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Why New Zealand spent a small fortune to kill one stoat

Department of Conservation, New Zealand

Surveillance cameras have captured the invasive stoat on New Zealand’s Chalky Island bio-sanctuary.


For the past quarter of a century, a remote corner of southwest New Zealand has provided a predator-free sanctuary for endangered species, including the world’s only flightless parrot and a lizard that is never found nowhere else on Earth.

Chalky Island, a rugged but lush 2-square-mile outcrop in the Pacific nation’s Fiordland, is home to the endemic Te Kākahu skink, the iconic little spotted kiwi, and the kākāpō, the only parrot that cannot fly and whose less There are an estimated 250 left in the wild.

So in August 2022, when island conservation officers identified a single male stoat, a weasel-like mammal native to Eurasia and North America that preys on a variety of animals and d he birds, they knew they had to act to save its delicate ecosystem – even if it cost a small fortune.

The country’s Department of Conservation (DOC) has launched a massive biosecurity response involving trapping experts, dogs, surveillance cameras, helicopters and boats. It took eight months to finally trap and kill the mustelids, which one official called a big victory.

“This is a huge victory, but we can’t let up now,” Rebecca Teele, DOC’s incident manager, said in a press release hailing the stoat’s capture last April. “This is one of the highest priority sites for biodiversity in Fiordland and it is crucial that we do all we can to protect the vulnerable species that live there.”

Last month, an annual report released by the New Zealand Parliament’s Environment Select Committee revealed the price tag of the mission to catch the stoat: nearly half a million New Zealand dollars (about 300,000 dollars).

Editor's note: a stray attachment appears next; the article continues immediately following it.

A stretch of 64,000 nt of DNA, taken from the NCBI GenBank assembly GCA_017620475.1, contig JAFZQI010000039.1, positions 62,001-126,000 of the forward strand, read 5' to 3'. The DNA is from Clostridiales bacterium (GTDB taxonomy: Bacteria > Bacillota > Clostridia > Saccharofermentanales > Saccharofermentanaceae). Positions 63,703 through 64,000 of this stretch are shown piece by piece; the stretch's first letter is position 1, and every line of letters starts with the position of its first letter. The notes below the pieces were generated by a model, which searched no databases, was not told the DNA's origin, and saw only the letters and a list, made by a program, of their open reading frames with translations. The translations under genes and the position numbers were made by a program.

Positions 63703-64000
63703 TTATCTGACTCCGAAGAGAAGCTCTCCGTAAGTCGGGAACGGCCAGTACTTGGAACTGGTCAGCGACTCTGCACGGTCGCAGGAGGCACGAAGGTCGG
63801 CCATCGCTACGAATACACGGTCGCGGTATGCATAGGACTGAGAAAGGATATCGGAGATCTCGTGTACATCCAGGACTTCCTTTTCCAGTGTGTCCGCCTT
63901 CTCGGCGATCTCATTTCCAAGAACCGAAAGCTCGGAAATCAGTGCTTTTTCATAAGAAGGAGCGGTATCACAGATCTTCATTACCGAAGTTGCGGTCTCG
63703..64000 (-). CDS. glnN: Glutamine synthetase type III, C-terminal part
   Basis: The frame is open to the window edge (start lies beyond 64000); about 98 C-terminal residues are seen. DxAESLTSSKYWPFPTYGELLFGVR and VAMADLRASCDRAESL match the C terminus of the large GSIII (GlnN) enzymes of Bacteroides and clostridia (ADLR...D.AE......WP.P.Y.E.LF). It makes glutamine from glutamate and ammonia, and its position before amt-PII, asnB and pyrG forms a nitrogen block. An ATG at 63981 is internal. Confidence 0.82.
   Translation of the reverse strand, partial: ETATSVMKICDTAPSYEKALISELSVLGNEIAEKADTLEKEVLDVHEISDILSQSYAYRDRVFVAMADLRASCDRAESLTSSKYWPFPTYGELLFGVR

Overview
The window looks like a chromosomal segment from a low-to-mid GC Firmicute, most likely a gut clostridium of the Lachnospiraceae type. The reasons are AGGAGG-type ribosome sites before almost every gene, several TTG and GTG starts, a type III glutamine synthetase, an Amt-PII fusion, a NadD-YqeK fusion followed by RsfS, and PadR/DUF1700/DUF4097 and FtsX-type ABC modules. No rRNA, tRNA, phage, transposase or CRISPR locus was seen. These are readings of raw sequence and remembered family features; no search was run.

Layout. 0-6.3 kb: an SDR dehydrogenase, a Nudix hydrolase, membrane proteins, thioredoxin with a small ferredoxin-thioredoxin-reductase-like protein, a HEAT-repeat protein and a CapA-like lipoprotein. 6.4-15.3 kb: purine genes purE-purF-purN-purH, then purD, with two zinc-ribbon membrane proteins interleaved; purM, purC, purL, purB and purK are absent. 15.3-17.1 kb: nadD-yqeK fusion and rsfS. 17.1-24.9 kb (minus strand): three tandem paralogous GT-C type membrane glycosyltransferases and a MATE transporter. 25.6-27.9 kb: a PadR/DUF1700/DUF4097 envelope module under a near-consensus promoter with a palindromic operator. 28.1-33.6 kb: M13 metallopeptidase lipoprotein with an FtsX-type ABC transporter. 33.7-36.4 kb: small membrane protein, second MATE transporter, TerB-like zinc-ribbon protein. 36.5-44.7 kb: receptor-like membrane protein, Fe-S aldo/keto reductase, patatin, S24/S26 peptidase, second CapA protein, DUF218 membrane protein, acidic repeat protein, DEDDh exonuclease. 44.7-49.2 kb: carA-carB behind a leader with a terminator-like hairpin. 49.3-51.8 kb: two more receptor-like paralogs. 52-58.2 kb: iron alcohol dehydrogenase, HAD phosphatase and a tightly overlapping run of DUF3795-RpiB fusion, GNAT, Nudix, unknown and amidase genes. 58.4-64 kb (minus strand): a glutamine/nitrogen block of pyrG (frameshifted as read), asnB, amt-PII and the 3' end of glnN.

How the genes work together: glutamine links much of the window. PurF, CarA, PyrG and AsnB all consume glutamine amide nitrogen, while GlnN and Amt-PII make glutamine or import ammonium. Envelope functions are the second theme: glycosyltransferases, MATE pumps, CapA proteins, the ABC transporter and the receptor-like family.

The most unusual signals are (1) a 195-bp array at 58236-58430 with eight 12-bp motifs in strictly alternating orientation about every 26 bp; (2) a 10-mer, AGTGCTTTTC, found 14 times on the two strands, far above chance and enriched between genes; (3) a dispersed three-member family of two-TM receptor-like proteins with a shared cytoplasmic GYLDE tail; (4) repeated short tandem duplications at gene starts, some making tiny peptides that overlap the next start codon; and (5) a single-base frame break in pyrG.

The character has raised eyebrows on social media, with one user on X saying: “I’m all for protecting endangered animals, but damn. »

Meanwhile, right-wing pressure group the New Zealand Taxpayers Union asked: “What did they use to kill him: missiles?”

But officials defended the cost.

“Inaction would have been more costly – with a potentially devastating impact on our kākāpō population,” said Aaron Fleming, DOC’s southern South Island operations manager.

“We would have had to fly the kākāpō off the island at great expense. And we have nowhere to put them. The opportunity cost of not catching the ermine would have been millions.

Liu Yang/iStockphoto/Getty Images

The critically endangered kākāpō is one of New Zealand’s unique treasures.

Along with other mustelids, weasels and ferrets, stoats were introduced to New Zealand in the late 19th century to control rabbits destroying sheep pastures – but they had a devastating impact on the unique avifauna of the country, according to the DOC, involved in the extinction of several species. subspecies.

Introduced predators kill around 25 million native birds in New Zealand each year, with around 4,000 native species threatened or at risk of extinction, according to the DOC.

In an effort to protect them, New Zealand has spent more than $300 million since 2016 to pursue its goal of a predator-free country by 2050, CNN affiliate RNZ reported last month.

As part of the program, the government plans to eradicate rats, opossums (a marsupial native to the Americas), weasels, ferrets and the pesky stoat.

“(The stoat) is a small, energetic and very effective killer of native bush birds and lizards,” said Carolyn M. King, an emeritus professor at the University of Waikato, who has written about stoats and the threat that they represent for coastal sanctuaries.

“They are small enough to get into the burrows of rabbits and rats, or even the dome-shaped nests of small birds, and twisty enough to twist around inside.”

Stephan Morris Photography/Alamy

Stoats, along with their mustelid compatriots, weasels and ferrets, are on New Zealand’s wanted species list.

They are also good swimmers.

King said a study of a small group of stoats found almost half of them swam non-stop “for more than an hour”, implying a “continuous risk of visits or periodic invasions of ermines” on islands located within a radius of 3 to 5 kilometers. from the continental coast.

This includes Chalky Island.

“It’s possible he swam to the island or hitchhiked on driftwood,” DOC’s Fleming said of the now-infamous intruder.

According to the DOC, Chalky Island and the neighboring Passage Islands have been predator-free since 1999, following the first ever stoat eradication campaign.

And for Fleming, the recent ermine incursion only highlights the importance of the Predator Free 2050 plan.

“If we completely eradicate stoats from Aotearoa (New Zealand), we remove the costs of incursions and our wildlife can thrive alongside us,” he said.

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jack colman

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